EDINBURGH: The Scottish capital Edinburgh publicly apologised on Thursday for its role in slavery and colonialism, the latest UK municipality to say sorry for gruesome aspects of Britain’s imperial past.

Edinburgh’s Lord Provost Robert Aldridge gave the apology at the start of the full council meeting in the City Chambers.

“As civic leader of the city and convener of the council, I apologise to all those who suffered profound physical and mental abuse from the city’s past involvement in colonialism and slavery,“ Aldridge said.

“The effects of colonialism and slavery are deeply embedded in the fabric of our city, in the buildings, in the institutions and even in the way that Edinburgh is laid out.

“We cannot deny the benefits that the city has accrued over the years from the exploitation of others and in particular the continent and peoples of Africa.”

The civic apology comes after an independent review panel studied the capital’s links with the slave trade and the culture of colonialism.

One of the recommendations of the Edinburgh Slavery and Colonialism Legacy Review Group was that the council should publicly acknowledge the city’s role in sustaining slavery and colonialism.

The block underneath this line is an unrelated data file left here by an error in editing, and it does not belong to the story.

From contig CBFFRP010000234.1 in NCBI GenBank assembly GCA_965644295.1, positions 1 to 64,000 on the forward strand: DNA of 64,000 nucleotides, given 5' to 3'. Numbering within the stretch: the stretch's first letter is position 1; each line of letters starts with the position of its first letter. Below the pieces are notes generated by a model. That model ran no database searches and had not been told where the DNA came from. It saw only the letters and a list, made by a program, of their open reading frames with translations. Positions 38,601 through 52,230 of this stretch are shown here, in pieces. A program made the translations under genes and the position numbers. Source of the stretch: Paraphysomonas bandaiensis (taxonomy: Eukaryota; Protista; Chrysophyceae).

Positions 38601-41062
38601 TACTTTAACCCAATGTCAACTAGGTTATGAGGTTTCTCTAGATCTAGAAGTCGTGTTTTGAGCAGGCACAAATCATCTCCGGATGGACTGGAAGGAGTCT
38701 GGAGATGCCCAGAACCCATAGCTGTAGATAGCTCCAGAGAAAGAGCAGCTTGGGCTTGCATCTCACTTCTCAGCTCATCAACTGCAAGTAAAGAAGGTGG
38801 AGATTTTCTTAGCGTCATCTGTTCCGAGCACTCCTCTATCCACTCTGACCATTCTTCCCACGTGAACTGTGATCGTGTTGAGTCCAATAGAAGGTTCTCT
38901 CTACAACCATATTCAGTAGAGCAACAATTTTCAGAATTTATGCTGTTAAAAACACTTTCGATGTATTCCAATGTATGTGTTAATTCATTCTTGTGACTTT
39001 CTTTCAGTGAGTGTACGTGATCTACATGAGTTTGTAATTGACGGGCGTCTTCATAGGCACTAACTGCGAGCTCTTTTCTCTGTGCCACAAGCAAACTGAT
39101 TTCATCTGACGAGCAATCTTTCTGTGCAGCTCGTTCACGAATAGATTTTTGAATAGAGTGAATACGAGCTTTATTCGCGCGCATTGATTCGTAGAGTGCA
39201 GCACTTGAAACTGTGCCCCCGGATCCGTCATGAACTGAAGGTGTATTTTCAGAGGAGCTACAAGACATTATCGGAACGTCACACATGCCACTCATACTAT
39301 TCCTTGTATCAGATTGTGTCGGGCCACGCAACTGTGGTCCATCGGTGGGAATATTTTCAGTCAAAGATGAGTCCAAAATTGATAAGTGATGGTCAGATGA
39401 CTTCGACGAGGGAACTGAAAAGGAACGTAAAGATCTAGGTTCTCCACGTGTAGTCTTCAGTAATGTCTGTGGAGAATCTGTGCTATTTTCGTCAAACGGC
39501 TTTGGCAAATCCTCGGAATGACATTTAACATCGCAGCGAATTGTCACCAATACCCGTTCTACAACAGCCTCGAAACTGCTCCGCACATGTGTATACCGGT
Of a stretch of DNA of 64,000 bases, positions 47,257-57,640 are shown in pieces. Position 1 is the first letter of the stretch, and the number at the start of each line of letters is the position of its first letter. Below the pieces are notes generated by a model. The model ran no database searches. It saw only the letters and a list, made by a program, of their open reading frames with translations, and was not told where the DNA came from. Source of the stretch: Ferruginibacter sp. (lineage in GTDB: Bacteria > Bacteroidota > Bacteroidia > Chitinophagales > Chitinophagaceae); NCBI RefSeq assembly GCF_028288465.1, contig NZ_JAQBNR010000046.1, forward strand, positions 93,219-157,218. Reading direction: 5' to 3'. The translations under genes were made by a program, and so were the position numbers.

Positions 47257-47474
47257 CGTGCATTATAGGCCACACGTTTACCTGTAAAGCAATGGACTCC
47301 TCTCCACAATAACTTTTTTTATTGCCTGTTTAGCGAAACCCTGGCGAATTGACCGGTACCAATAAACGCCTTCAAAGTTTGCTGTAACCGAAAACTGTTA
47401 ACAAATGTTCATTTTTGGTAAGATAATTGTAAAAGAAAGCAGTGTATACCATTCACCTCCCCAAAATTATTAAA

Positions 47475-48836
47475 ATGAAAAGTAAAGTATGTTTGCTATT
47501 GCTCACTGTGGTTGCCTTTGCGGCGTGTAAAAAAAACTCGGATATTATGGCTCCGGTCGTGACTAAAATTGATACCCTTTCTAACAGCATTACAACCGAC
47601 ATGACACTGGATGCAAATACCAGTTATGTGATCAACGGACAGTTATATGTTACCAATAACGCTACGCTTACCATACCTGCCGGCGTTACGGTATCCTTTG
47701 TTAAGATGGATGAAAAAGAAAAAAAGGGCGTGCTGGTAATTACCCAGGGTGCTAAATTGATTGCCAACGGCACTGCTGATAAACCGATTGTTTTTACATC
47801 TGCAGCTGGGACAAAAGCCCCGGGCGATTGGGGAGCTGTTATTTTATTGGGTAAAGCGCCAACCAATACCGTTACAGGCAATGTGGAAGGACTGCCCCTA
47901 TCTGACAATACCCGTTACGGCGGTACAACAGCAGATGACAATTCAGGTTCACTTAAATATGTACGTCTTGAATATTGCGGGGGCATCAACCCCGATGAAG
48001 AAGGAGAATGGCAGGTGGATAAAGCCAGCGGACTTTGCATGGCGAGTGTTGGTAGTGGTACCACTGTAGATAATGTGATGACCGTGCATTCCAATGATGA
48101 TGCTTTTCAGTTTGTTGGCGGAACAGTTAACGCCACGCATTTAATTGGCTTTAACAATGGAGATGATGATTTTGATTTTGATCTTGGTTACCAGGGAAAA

An apology to those places and people who suffered should be issued, it said. The review was led by Jamaican-born academic Geoff Palmer, who has campaigned on the issue.

It follows the City of Glasgow in March issuing an apology for its role in the Atlantic slave trade, saying the “tentacles” of money from the practice reached every corner of Scotland’s biggest metropolis.

A study of Glasgow’s links to slavery found that 40 out of 79 lord provosts or mayors from the city were connected to the slave trade between 1636 and 1834.

Some were in office while owning enslaved people.

Other UK cities, including Liverpool and London, have also issued apologies in recent years.

The Scottish reviews were set up in 2020 after the killing of George Floyd by a white police officer in the United States led to protests around the world. - AFP